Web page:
Spirit Vs. Letter of Law
We could make our only law and norm be just “do the right thing”. (Or, maybe, the most economically efficient thing.) Then when someone was accused of acting badly, the relevant judge or jury would consider if their actions were unusually bad, all things considered. But this seems a quite noisy, expensive, and corruptible system So we usually instead try to agree ahead of time on more specific local norms and laws, to give us each a better idea of what is expected of us, and to better hold our judges and juries accountable.
In this usual sort of system, we often encounter cases where our norms and laws seem to some of us to push for something other than the most right acts. We try to limit such cases by adding vagueness and other kinds of flexibility to our norms and laws. After all, the optimal level of precision in our rules, and discretion in our rulings, is probably not at the all-precision-no-discretion extreme. At that optimum, the cost of the extra corruption induced by that extra discretion is more than paid for by an extra ability to promote doing the right thing.
Even so, we still end up with cases where the “letter” of the law, i.e., the outcome our current rules push for most simply and directly, seems in conflict with the “spirit” of the law, i.e., what would most push us all to do the right things. When specific cases like this arise, people sometimes argue for case-specific adjustments to our precision and discretion tradeoff. They want us to spend an unusual amount of our judge-discretion budget to push for an unusually-big deviation from our usual law/norm concept. That is, they recommend that, in this particular case, that we go more with the spirit, not the letter, of our law/norms.
For example, like Billions, the TV show Suits is good competency porn. In Suits, characters get rich and prestigious via their amazing abilities to wield the letter of the law to favor they and their clients. But in episode S3E12, two of the main characters face situations where the letter of the law will clearly go against them. However, they convince a judge and an associate to see them as unusual cases, due to an unusually clear view that they are especially good people, so ruling in their favor is an especially good choice. After which they go back to getting rich wielding the letter of the law.
Not finding much in the academic literature, I just did some Twitter/X polls to elicit attitudes re letter vs. spirit of law/norm choices. These show very strong support for using the spirit of the law. Even though real legal judges are quite reluctant to admit that any of their rulings deviate from accepted precedent and existing rules, 36% of my respondents say that they instead want the spirit of law to determine official court rulings over half of the time, relative to the letter of the law.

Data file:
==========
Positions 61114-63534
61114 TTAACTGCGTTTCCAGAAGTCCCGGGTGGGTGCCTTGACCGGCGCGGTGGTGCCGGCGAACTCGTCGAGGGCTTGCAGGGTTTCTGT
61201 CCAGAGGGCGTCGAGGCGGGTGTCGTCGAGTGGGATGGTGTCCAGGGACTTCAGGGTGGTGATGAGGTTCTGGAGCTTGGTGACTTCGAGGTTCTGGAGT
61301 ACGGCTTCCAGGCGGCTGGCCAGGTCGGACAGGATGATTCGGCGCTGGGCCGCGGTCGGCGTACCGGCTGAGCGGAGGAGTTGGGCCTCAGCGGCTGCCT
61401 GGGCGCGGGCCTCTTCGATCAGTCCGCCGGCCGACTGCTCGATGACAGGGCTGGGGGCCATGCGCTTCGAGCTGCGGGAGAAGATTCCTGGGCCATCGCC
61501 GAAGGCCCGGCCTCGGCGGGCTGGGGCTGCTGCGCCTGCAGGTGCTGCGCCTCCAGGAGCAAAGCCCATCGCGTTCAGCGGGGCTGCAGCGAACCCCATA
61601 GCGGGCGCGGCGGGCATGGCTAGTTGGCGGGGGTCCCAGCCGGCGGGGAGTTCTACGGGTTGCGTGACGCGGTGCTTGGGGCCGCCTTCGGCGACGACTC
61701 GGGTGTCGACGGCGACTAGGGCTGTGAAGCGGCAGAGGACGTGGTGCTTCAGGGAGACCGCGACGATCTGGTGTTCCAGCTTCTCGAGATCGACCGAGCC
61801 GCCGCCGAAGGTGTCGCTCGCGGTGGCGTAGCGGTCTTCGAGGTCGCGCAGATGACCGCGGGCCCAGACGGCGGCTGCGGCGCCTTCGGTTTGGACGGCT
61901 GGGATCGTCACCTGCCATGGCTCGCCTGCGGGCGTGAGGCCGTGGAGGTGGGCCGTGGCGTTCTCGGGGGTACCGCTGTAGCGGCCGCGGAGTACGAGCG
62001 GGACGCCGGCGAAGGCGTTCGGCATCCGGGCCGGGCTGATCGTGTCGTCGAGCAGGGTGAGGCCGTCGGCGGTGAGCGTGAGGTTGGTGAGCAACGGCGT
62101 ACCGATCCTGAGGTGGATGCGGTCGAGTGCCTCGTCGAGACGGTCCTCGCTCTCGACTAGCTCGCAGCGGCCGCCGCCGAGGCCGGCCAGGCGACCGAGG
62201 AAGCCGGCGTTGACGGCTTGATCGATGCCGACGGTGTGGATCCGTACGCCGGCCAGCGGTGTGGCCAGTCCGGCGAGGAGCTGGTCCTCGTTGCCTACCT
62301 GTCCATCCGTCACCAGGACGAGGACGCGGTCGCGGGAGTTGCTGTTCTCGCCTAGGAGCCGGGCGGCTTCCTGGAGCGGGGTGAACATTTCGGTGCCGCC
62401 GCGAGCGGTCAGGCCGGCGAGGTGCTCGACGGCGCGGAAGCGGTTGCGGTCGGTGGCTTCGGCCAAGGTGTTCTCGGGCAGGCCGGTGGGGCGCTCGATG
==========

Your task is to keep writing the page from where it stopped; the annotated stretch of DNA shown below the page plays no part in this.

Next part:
Furthermore, respondents want the spirit followed more the less formal or distant is the legal context. Relative to the letter of the law, we want the spirit followed least for formal law, a bit more for org rules, more when we judge social norm violations as third parties, and the most when we judge social norm violations against ourselves. In that last case, 77% want the spirit followed over half the time.
This urge to use the spirit over the letter of the law (or norms) is mostly an urge to excuse people who violate the letter but not spirit, and much less an urge to punish someone who violates the spirit but not the letter of the law (or norms). And we are far more inclined to excuse people who we see as better and more valuable to society.
Finally, note that when norms or laws are expressed in terms of social miracle concepts, applying the “letter” of those concepts will mostly find behavior to be inadequate, failing to meet our near impossible standards. Thus we must in fact be usually applying the spirit of such norms to a large extent. Which gives us a lot of discretion to hurt each other, which may bind us more together.
The above results suggest wide approval for excusing particular people in particular cases from their literal violations of our laws and norms. At least when we value those people highly. No matter what our general rules, we want the option to pressure judges, juries, and other social evaluators to excuse our favored targets on the basis of hard-to-evaluate case-specific judgments of the overall value of they or their particular actions. But for others, we want our rules imposed more strictly and reliably. Law for thee but not for me?